PIPER: The circus ain't always fun

Lead basketball reporter Derek Piper breaks down the challenges of high-level recruiting.

Recruiting is one of the most intriguing parts of any high-major coaching job in college basketball.

You have the ability to identify and pursue talent far and wide. You forge relationships with recruits, their parents, their coaches and their "handlers." You utilize your natural geographic territories. You establish well-placed connections to keep the talent flow coming from a certain area.

Illinois head coach John Groce made his name in the coaching ranks through his successful recruiting. He was named National Recruiter of the Year in 2006 by Rivals, as he helped Ohio State land the No. 2 class in the country with the likes of Greg OdenMike ConleyDaequan Cook and David Lighty.

The Buckeyes followed that up with another top-10 class in 2007, and Groce landed the head job at Ohio after the 2007-08 season. Two NCAA appearances and a Sweet Sixteen berth later, Groce took over the reins in Champaign, where the Illinois program was 11th in winning percentage in D-1 history.

But the same avenue that allowed Groce to shoot up to one of the top echelons of the profession has recently been filled with road blocks, pot holes and dead ends. While Groce has felt the rewards of recruiting, he and his Illini staff have dealt with its frustrating, head-throbbing side effects over the past few years.

Ultimately, that's the nature of the game. Unless you're Kansas, Kentucky, North Carolina or Duke, you're going to be told 'no' more than you're told 'yes'. But it's the recurring chase, unending hurdle-jumping and unseen exertion of effort that become exhausting.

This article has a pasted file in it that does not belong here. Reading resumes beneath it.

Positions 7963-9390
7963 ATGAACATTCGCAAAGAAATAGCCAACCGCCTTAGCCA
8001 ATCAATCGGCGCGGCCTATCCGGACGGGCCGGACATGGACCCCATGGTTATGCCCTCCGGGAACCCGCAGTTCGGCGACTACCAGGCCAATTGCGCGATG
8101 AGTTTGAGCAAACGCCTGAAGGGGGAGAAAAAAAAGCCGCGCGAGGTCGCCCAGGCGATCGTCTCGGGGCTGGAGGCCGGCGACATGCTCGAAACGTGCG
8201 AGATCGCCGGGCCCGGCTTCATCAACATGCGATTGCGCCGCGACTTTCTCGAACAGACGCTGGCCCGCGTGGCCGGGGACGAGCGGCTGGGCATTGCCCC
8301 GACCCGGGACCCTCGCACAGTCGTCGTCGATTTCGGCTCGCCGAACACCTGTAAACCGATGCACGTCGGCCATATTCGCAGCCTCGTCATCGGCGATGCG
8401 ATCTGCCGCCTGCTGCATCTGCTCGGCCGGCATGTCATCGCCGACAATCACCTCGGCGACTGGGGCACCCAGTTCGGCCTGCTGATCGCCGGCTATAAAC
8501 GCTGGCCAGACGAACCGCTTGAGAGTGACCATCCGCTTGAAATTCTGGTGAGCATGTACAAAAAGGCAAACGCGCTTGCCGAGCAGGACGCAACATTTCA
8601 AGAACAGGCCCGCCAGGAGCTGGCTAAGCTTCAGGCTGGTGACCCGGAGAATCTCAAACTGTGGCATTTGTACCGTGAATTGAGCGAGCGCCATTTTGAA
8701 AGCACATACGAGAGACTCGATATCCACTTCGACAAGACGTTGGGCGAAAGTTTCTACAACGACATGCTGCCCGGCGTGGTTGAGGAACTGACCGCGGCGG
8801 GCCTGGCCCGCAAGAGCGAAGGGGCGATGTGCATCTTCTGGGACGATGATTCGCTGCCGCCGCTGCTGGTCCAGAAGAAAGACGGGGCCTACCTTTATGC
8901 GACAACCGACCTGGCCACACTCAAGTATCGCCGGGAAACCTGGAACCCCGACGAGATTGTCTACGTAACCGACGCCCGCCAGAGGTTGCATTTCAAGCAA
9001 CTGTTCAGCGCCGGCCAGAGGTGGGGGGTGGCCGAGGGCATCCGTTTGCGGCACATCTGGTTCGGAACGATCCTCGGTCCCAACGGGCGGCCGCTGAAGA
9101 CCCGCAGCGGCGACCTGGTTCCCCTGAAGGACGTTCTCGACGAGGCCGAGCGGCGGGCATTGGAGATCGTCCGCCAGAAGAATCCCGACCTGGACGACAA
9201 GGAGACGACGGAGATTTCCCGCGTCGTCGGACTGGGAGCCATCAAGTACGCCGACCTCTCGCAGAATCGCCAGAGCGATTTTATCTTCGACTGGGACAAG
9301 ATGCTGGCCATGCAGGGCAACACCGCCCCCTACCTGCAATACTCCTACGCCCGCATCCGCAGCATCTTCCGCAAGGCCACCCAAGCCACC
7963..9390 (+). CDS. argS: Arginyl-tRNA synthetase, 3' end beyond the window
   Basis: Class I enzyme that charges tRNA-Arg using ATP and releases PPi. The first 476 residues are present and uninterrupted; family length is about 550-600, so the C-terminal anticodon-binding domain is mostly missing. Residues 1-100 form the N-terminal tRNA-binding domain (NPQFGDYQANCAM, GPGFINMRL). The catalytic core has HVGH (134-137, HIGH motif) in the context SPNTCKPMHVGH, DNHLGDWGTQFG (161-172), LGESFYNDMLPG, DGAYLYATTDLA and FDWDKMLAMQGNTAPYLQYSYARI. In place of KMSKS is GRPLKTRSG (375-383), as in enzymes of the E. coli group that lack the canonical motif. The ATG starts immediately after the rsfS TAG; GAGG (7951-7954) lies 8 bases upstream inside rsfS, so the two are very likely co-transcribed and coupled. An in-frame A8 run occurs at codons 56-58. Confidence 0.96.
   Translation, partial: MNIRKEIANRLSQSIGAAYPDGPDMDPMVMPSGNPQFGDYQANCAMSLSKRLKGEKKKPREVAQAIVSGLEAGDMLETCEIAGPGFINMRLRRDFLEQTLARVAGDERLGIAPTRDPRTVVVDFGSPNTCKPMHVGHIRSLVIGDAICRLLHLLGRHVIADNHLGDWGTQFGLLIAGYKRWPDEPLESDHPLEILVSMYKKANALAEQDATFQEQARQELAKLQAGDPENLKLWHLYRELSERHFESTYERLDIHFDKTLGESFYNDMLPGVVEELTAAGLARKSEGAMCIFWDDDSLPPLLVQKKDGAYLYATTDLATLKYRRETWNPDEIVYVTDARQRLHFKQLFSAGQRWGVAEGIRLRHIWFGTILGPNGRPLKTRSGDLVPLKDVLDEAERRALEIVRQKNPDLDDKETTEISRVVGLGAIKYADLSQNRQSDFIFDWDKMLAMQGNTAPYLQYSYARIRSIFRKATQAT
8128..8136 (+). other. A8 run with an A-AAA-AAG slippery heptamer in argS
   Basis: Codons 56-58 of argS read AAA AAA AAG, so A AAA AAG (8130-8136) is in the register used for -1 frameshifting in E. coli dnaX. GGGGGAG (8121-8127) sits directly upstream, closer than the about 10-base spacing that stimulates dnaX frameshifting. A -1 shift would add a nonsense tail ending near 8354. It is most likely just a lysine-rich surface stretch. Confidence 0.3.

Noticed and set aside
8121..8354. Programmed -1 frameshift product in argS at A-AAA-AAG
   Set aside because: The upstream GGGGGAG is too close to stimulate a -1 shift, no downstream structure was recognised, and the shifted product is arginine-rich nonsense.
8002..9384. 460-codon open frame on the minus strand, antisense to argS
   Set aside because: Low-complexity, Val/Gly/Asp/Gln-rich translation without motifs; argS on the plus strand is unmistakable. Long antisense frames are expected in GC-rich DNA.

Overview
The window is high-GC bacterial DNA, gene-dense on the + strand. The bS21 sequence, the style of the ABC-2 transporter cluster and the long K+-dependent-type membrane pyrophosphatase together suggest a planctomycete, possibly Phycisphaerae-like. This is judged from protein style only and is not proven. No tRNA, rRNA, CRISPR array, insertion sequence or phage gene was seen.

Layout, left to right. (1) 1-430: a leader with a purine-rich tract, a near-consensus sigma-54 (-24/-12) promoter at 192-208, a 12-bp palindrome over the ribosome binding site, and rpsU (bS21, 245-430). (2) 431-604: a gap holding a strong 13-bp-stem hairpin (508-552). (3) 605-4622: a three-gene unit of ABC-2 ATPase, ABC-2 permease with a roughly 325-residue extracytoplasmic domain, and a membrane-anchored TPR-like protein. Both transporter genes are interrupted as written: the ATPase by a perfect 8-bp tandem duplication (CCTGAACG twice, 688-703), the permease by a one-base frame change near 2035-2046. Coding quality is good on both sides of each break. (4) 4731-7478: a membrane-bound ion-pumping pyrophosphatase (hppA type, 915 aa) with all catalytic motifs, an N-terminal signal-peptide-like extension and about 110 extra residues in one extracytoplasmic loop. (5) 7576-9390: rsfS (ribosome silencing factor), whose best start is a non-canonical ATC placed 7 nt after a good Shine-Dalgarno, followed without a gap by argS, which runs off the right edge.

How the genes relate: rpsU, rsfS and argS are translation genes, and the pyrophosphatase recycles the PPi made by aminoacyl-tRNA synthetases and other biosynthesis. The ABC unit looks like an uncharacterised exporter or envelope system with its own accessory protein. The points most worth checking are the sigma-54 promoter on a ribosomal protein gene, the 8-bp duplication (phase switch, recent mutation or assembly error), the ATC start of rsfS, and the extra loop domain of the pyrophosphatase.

"Damned if you do..."

The final day of the late signing period came and went on Wednesday, and Illinois Mr. Basketball winner Charlie Moore announced his commitment to California.

Moore, who was the point guard Illinois wanted when official visit season began last fall, decommitted from Memphis on April 8 after Josh Pastner left for Georgia Tech. For the first two weeks afterwards, no Illini involvement was reported. The critics came calling.

In reality, Illinois was there. They gauged the situation. They met with Moore in Chicago on April 18. But they were in a tough spot from the beginning.

You're wrong if you don't go after the state's top player in 2016 if he becomes available. You're wrong if you recruit over four-star point guard commit Te'Jon Lucas and go after him.

The only way to win is to win the recruitment, and that's been a struggle for the Illini with top talents in Chicago. Even more so with point guards. Even more so with players from the Mac Irvin Fire program.

To date, the only Mac Irvin Fire player Groce has landed during his tenure at Illinois is four-star 2017 guard Da'Monte Williams. But it's no secret the Manual product's recruitment was based in Peoria with no influential ties to the north.

Moore's recruitment was a different story -- a quintessential headache. Illinois seemed like the perfect landing spot for Moore, but the process kept dragging out. That continued (rightfully so) after Moore's father had a stroke in early September. The Illini couldn't wait any longer and they took Lucas.

During Moore's second recruitment this spring, Illinois once again had factors that figured to be riding in their favor. The relationship was there. The proximity to home was there. The opportunity was there. Moore took visits to LSU, Georgia Tech and SMU -- and he said he'd visit Illinois to close it out.

That visit didn't come, and much of it had to do with Illinois not having an available scholarship. But even if they did, it became more and more apparent that another disappointment was likely waiting.

There were a number of reasons why Illinois should win. But there were a select few that explained why they wouldn't. With no available scholarship or other dictated necessities, Illinois had a good hand but suffered another bad beat.

The ugly truth

The ugly truth about certain high-level recruitments is that truth and fairness aren't necessarily common practices. Far more common are empty promises, open hands, outside motives and blatant trickery (see Cliff Alexander).

Illinois saw a good amount of that firsthand just in their point guard pursuit in the 2016 class. The Illini went into the final heat with three point guards on their board: Moore, Xavier Simpson and Lucas. Moore and Simpson took priority being top-100 talents, but Lucas wasn't far off from making the cut.